A Taste of Sichuan isn’t some back alley immigrant lunch counter but the restaurant draws a mostly Chinese crowd. Servers in various stages of integration were darting around wearing mismatched surplus uniforms. The hostess handed Aaron a plastic UFO paging device that would light up and sing the Star Spangled Banner when a table was ready. Johnny V was peering at chilled gelatinous blobs impervious to western marketing campaigns. Old Chinese guys were ducking outside to fish their butts from the ashtray in between courses. No golden pagodas, no five and dime Buddhist shrines, just a place to bring your family for a meal, the more generations the merrier.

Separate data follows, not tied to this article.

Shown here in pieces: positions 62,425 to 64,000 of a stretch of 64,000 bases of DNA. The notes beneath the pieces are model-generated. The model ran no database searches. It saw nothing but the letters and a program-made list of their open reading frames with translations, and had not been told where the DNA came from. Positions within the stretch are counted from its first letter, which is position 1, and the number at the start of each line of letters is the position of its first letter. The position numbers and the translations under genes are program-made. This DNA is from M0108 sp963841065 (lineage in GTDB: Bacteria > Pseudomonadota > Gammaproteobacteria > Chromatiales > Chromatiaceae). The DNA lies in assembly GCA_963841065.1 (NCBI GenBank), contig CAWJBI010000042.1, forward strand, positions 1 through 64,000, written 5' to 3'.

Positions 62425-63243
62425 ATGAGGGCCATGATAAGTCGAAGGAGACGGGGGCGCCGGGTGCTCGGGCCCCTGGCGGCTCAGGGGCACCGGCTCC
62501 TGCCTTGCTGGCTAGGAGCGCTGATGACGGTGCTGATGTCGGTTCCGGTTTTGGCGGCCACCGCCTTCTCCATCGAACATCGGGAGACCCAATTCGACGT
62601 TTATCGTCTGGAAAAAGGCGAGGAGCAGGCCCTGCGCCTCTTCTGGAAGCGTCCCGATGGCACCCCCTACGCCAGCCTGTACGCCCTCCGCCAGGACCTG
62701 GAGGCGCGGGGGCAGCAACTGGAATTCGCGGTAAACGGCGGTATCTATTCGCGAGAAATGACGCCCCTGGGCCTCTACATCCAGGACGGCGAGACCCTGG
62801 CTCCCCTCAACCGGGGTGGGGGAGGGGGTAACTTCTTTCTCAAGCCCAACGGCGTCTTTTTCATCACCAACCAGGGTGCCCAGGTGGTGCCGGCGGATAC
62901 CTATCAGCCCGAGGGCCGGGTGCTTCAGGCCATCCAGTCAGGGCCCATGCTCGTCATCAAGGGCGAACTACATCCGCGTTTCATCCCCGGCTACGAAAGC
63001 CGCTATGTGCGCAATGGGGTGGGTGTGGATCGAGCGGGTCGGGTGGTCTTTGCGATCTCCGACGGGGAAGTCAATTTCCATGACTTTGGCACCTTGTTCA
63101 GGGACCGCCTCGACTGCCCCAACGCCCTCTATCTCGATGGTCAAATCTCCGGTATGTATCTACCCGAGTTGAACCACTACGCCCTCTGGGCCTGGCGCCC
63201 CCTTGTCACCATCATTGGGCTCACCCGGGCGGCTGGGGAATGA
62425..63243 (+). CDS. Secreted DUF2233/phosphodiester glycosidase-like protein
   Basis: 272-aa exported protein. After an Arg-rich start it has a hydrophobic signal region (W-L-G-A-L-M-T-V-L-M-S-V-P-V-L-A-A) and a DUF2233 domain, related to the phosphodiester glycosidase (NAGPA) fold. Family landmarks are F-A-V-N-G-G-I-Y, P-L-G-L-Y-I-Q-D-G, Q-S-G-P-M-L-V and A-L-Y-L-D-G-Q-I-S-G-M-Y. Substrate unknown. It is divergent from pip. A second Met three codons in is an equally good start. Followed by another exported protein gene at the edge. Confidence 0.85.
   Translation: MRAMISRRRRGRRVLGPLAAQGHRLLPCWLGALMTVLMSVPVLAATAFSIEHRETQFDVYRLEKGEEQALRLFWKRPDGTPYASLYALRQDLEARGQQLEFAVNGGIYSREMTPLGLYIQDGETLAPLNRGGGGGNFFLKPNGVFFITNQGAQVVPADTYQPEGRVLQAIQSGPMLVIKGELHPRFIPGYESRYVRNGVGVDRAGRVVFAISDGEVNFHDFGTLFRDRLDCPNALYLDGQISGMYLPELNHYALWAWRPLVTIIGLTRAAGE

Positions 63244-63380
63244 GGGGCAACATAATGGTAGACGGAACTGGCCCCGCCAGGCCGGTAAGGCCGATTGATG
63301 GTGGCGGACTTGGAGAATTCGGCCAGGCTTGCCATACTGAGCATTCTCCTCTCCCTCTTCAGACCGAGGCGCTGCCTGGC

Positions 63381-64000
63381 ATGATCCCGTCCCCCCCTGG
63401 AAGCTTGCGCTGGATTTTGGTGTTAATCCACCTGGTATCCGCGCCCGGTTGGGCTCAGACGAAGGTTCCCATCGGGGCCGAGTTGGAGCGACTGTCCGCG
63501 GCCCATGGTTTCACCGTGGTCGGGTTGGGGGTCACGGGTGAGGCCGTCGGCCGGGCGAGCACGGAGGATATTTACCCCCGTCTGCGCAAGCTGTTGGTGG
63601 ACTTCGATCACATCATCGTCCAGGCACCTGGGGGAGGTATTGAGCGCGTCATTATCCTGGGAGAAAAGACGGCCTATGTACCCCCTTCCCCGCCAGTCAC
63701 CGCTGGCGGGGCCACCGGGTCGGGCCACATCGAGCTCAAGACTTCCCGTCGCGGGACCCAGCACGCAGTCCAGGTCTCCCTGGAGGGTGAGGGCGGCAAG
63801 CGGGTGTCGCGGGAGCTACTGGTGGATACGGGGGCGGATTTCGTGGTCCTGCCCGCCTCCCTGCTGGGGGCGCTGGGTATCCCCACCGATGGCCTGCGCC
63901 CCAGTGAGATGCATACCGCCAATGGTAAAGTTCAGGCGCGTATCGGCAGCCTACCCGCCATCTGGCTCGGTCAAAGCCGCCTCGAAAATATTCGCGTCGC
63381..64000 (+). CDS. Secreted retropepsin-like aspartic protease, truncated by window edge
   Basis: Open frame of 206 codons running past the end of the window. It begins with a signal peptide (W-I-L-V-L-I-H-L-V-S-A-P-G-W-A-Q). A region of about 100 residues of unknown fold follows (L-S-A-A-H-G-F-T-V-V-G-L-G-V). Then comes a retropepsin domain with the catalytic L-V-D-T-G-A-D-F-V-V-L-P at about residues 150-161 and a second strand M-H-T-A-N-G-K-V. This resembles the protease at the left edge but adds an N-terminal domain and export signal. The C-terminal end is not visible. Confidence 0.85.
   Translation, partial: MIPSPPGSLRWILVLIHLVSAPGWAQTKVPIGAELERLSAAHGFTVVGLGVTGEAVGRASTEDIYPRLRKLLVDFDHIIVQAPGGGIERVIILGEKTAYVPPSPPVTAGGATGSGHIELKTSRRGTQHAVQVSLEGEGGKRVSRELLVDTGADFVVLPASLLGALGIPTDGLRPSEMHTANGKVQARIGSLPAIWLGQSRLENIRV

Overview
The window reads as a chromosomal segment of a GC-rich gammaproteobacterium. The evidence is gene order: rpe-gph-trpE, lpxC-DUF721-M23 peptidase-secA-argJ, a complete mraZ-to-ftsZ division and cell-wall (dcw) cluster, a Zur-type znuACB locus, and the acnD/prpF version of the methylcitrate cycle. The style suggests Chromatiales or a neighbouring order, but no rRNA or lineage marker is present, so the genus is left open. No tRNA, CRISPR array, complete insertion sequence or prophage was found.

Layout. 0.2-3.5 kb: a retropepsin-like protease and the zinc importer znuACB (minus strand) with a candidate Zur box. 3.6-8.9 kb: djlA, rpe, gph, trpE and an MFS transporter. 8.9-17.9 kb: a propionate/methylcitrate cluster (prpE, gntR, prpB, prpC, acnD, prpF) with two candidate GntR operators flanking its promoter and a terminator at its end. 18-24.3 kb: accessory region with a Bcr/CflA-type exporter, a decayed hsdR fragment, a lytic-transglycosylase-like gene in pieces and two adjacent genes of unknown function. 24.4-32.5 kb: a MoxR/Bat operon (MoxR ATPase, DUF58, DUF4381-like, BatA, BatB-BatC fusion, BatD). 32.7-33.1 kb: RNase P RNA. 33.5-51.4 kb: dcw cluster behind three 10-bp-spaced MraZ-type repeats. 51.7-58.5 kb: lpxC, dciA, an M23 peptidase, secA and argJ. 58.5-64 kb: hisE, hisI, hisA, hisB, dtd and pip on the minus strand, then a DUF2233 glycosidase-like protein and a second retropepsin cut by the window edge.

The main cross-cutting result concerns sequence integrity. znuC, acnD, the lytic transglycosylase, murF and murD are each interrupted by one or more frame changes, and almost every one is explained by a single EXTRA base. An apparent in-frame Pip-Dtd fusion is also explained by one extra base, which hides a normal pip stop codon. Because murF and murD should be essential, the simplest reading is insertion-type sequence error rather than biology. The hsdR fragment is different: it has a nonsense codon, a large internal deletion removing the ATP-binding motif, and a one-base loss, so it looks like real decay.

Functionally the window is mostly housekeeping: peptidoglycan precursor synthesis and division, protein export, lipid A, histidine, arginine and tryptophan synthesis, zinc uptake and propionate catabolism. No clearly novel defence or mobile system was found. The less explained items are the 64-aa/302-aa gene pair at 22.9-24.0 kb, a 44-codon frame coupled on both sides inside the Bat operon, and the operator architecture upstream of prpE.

We got stuck in a corner of the side room near the bathrooms. There wasn’t time to feel slighted. Platters piled on fast and hard, bathed in orange and red oil. Chunks of rabbit bones, fish simmering in an unholy broth of peppers, chilled tofu stained by ground chilies and scallions. You won’t find any of their Wild Side dishes on the delivery menus slipped under your door. Things could have been pared down, padded with bamboo shoots, and laid out on angular plates. Celebrity chefs would rave and critics would bullshit on the cultural significance of chili oil. Fashionistas would rack up credit card debt for tiny samples. Food bloggers would swap photos of their favorite meals and brag about their tolerance for spicy food. But there’s no fame whoring here. A Taste of Sichuan is a family restaurant slopping out a mess of comfort food for people who remember gnawing on pig ear and Swimming Fire Fish when they were young. Little kids dribbled rice mush on the floor while parents cackled over beers and snapped pictures. Management hasn’t even gotten around to reupholstering everything gold and red pleather.